Idiomatic Expressions & Semantic Ranges


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A powerpoint presentation based on the "Contrastive Linguistics & Error Analysis" course offered by the University of Unindra, Jakarta, Indonesia

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Idiomatic Expressions & Semantic Ranges

  1. 1. IdiomaticExpressions &Semantic RangesPresented by Fena SaraStartStart20122012
  2. 2. An idiom is a phrase where thewords together have a meaningthat is different from thedictionary definitions of theindividual wordsWhat’sthedefinition ofidiom?
  3. 3. Idioms!Next…Next…IDIOMS !• Idioms are funny sayings that have beenaround for a long time.• They are not to be taken literally—thatmeans that you shouldn’t do exactly whatthey say.• For example, if someone tells you to go fly akite, that means go away!
  4. 4. “It’s raining cats and dogs!”LiteralFigurative
  5. 5. Never bite off more than youcan chew.To take on a challenge that is too big
  6. 6. .Give away a secret
  7. 7. When she started the job, she was still wetbehind the ears:Either very young or inexperienced.
  8. 8. I am verynervousI have got butterflies in my stomach
  9. 9. You are "barkingup the wrongtree" when you aretrying to findsomething, but youare looking in thewrong place.
  10. 10. A task thatcan beaccomplished veryeasily.A Piece of Cake
  11. 11. Lend Me Your Ear:To politely ask for someones full attention.
  12. 12. Never bite the hand that feeds you.To harm someone who has been helpingyou.
  13. 13. Bite Your TongueTo avoidtalking
  14. 14. SOME PROBLEM USINGIDIOMS :• They are more difficult toproduce• Idioms need specific settings tobe used• You must understand the idiomas a whole• You use an idiom according thecontext• Idioms are too many you can’tlearn all of them•
  15. 15. SOME BENEFITS USINGIDIOMS :• Extend your knowledge of thelanguage• Help you to understand more• Build confidence• Increase your vocabulary• Improve your foreign language
  17. 17. A word might have more than onemeaning (in context). The moremeanings, the greater thewords semantic range.This concept is especially important inanthropology when different languagesas well as different cultures areinvolved.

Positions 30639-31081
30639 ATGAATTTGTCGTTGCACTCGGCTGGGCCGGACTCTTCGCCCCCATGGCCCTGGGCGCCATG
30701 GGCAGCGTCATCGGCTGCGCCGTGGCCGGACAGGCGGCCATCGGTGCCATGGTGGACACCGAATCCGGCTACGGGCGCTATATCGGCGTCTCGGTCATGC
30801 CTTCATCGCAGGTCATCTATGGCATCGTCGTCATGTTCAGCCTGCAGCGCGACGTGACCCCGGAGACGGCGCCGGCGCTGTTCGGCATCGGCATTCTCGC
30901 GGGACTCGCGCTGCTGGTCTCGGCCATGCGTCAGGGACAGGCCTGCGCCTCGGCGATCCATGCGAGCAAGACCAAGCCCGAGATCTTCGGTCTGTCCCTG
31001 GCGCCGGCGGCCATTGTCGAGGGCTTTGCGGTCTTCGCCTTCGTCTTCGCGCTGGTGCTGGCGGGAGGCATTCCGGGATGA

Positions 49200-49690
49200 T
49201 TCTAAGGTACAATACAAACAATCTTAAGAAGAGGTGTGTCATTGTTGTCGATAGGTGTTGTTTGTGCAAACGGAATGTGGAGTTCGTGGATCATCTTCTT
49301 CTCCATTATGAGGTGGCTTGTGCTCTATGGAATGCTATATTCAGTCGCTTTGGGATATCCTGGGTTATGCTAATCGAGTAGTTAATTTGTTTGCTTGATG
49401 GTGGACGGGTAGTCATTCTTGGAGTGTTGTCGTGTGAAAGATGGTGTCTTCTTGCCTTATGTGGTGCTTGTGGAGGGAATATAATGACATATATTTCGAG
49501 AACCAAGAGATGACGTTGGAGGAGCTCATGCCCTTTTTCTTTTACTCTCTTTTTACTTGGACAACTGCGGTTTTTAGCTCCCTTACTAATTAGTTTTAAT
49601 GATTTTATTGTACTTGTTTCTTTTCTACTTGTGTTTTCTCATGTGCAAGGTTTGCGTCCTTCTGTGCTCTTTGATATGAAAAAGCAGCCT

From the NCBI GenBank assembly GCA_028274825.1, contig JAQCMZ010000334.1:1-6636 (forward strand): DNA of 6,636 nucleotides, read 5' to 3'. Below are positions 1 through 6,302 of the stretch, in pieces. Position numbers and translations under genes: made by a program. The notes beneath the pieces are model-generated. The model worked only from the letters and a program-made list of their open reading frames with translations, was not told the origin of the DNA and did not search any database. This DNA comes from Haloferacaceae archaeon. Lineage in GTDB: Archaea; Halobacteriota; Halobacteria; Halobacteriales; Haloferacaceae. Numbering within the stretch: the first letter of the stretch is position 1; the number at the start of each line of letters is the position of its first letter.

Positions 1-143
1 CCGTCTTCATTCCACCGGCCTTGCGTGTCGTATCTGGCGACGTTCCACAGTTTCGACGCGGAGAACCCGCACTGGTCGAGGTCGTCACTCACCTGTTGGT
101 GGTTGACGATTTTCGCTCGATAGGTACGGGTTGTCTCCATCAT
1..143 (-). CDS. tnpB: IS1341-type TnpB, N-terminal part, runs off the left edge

18. 18. An example might be the word RUN which canmean:A raceA journeyA routeA damaged piece of fine net (like a stocking)A boutA flow of waterA durationTo move rapidly on footTo flowTo control (as in machinery)To manage or superviseTo continueTo be a candidateTo carry out or executeTo work
  19. 19. If one attempts to translate “Run”into another, knowing that the wordhas a great semantic range, then onemust be careful of the word or wordsthat is used in the translated language.
  20. 20. The English language, though widelyspoken throughout the world, isn’t aseasily understood even by some of it’snative speakers. With so many differentplays on words, homophones, euphemismsand idioms can be very misleading andeven lead to misunderstandings.Misunderstandings in theEnglish Language
  21. 21. Misunderstandings in the EnglishLanguageSometimes, English sentencescan be misinterpreted or figuresof speech can be taken literally.The children’s story of “AmeliaBedelia” shows that even nativeEnglish speakers can getconfused.
  22. 22. CONCLUSION• An idiom is the connotative meaning, so wehave to translate it based on its context andas a whole phrase. It means that we can’ttranslate it separately.• Like our language, English also has its ownstyle in its language. It also has aphorism,idiom, simile, connotation, denotation, etc.• Idioms can be learned by understanding,memorizing and practicing.